Design Bites: Minecraft - Feed The Beast

The "Design Bites" series is about learning or appreciating just one design element of one game. It's about applying an analytical eye, even if it doesn't touch on everything.

What's Minecraft - Feed The Beast?

Minecraft is a Sandbox developed and released by Mojang in 2011 (Kinda, it was in beta for a long time). The player roams a procedurally generated world building things and collecting resources with a variety of tools. Feed The Beast (FTB) is a collection of Mods for Minecraft, which add new items, creatures, resources and other features to the game. There are many different Feed The Beast modpacks, each with their own goals and focuses. This article is specifically about "Feed The Beast: Infinity Evolved". I would encourage anyone curious about FTB to head on over to the Feed The Beast website or Forums and check it out!

What's Awesome?

Deep inside all humans is the burning desire to build a nuclear reactor.

No? Just me?

Alright. To be completely honest - I didn't have the strong urge to collect uranium and design a reactor cooling system until very recently. While we might not all share my newfound passion, one thing that we do share is a strong desire for progress.

FTB is incredibly effective at stoking this desire and it does so in many ways. One that i'll talk about briefly here is a technique to make players feel good about progression: by showing the player that previously challenging things are now easy. Let's compare FTB to vanilla Minecraft.

You begin Minecraft by struggling to acquire some basic resource. This could be a precious metal, a plant, or an item dropped by some hostile creature. Whatever the resource is, the payoff for acquiring it is usually the ability to acquire rarer resources: an iron pickaxe can retrieve diamonds, a stone one cannot. In regular Minecraft, this climb tops out at Diamond gear, which really isn't all that difficult to acquire if you know where to look: an hour or two of gameplay is enough to find enough diamonds to deck your character out. There are other things to do beyond this: enchanting and various other items to build, but in terms of the core gameplay - mining & crafting - once you've got the diamonds you're pretty set. This is where a modpack like FTB comes in.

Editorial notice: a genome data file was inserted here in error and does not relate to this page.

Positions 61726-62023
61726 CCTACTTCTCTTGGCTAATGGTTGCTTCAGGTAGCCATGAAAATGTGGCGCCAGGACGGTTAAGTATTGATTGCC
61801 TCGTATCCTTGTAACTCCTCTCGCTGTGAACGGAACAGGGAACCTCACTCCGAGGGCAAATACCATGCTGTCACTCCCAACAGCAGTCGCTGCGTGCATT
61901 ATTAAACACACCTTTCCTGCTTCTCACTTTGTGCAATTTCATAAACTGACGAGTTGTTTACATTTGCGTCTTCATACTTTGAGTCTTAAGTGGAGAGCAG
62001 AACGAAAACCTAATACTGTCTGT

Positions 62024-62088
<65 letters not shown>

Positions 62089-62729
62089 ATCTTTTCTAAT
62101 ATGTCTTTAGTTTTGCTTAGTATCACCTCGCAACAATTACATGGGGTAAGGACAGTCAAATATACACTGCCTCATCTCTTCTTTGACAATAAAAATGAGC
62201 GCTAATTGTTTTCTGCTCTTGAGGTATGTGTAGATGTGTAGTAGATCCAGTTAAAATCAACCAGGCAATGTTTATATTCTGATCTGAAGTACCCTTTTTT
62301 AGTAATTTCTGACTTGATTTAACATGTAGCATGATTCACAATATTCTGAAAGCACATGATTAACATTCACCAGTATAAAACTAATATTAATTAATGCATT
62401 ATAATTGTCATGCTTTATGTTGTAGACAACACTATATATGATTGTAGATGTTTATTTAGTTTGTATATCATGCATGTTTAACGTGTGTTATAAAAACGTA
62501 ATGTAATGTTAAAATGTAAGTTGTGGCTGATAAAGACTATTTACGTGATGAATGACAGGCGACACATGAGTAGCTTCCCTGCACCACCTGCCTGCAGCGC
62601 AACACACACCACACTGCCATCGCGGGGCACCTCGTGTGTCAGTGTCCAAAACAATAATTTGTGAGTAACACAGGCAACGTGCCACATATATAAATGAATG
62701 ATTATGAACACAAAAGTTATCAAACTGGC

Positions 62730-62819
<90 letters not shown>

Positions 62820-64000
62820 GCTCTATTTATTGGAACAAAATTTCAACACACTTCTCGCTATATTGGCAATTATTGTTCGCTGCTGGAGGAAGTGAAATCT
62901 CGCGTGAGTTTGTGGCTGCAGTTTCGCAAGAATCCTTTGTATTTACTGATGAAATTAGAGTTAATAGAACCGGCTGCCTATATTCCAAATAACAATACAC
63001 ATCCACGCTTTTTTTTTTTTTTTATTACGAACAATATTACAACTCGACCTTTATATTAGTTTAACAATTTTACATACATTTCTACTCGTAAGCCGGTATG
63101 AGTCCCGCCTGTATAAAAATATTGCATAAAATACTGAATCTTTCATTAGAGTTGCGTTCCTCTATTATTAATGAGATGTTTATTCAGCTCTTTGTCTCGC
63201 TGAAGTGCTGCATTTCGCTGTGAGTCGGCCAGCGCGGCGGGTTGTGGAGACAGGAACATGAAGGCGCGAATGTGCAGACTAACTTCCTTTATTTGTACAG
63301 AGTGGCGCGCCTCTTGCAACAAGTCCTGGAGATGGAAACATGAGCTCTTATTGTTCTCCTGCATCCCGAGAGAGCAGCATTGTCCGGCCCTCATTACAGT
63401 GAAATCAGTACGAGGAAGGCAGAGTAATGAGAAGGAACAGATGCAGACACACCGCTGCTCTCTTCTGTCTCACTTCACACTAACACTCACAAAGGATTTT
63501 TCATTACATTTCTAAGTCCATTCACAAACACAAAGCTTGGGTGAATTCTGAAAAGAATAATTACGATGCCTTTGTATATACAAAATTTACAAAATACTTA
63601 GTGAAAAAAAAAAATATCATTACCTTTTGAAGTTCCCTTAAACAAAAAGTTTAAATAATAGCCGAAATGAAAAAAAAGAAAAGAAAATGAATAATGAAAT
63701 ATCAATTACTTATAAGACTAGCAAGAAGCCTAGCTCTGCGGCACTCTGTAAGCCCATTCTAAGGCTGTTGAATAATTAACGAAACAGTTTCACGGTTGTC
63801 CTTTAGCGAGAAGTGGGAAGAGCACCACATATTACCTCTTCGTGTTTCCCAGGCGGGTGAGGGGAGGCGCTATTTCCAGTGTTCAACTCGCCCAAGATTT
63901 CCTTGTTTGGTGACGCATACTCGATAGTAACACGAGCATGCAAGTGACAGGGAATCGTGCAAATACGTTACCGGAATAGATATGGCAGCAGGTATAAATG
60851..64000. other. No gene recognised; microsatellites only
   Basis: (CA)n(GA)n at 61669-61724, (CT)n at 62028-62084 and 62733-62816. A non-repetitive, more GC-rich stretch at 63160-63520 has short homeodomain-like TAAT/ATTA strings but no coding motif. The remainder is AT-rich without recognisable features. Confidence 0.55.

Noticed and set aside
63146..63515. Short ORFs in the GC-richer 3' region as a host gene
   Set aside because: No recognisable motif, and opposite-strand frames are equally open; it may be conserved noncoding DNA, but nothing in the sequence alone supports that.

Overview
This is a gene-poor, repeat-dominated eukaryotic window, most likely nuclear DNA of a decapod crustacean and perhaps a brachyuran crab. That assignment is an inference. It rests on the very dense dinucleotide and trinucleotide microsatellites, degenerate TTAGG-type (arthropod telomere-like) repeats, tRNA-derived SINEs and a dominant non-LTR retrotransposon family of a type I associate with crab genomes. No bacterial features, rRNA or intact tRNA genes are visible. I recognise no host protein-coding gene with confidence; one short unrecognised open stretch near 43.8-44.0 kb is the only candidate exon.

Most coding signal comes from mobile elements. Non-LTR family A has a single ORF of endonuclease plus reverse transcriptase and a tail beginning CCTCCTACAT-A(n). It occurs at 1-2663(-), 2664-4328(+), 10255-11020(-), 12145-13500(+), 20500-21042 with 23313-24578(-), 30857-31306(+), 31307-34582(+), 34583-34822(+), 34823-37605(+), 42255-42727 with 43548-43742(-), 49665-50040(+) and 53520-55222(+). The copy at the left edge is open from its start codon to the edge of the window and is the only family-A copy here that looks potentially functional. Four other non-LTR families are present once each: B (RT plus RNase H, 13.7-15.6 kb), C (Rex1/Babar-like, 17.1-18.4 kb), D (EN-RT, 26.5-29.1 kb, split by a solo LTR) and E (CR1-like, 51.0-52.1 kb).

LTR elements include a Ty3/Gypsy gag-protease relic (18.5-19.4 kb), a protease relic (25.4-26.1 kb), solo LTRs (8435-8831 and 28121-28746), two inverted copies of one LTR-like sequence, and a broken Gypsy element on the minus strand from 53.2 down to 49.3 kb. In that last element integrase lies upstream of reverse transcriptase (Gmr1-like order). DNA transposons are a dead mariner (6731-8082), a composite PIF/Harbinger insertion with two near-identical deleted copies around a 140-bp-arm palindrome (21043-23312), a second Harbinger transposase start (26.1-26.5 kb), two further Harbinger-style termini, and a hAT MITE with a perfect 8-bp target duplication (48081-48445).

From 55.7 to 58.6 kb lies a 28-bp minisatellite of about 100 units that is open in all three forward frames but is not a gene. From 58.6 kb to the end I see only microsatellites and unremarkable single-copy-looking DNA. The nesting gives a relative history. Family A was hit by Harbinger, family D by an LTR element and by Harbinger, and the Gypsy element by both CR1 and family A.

Feed The Beast turns minecraft into a lengthy ladder climb. The core game loop for Minecraft is simple: Collect resources to build tools... to collect new resources to create better tools. FTB alters this loop by adding a key element: processing of collected resources. Add a take away pizza and a good skype call and repeat until you pass out at 4am.

FTB not only adds a heap of new materials to attain far beyond the diamond tier of equipment (thus extending and strengthening the existing minecraft core game loop), it stresses a different kind of progression: efficiency. It's not longer just about whether or not you can acquire a few diamonds, it's about how many diamonds you can acquire and how fast you can acquire them. Furthermore, it's about whether you have all the machines necessary to make the most out of the diamonds that you have acquired. The latter of which sends you cascading through a series of branching requirements that give you mountains of things to do.

The beautiful payoff is that after you've put some time into things you can step back and look at the insane chain of contraptions that you've built and measure the benefit: when you started it took you hours to acquire a handful of diamonds, and now you're pumping them out of the ground at 800 blocks per hour. This stretches each material tier in the game loop into a player defined journey of advancement. You're not done when you've collected a diamond, you're done when you feel like you will never need to worry about collecting diamonds again.

There's so much more to talk about regarding FTB, but i'll try and reign it in here before things get scattered further. I'll conclude by saying that Feed The Beast devoured 130 hours of my life by revitalizing a game that I had long since put down. That, in itself, is a fantastic thing.

Design Bites: Mirror's Edge

The "Design Bites" series is about learning or appreciating just one design element of one game. It's about applying an analytical eye, even if it doesn't touch on everything.

What's Mirror's Edge?

Mirror's Edge is a Action Adventure First-Person Platformer developed and released by DICE in Late 2008. The player free-runs across city heights, jumping between rooftops and scaling walls. Occasionally you fight enemies with timing-based attacks but mostly it's about running away from things.

What's Awesome?

Games often instruct the player directly, spoken or written in UI, but the majority of instructions are actually given indirectly - A muzzle flash means "find cover", even without gruff military voiceover. Good level design is not just about what's challenging or fun, it's also about communication - it's a direct channel between the designer and the player.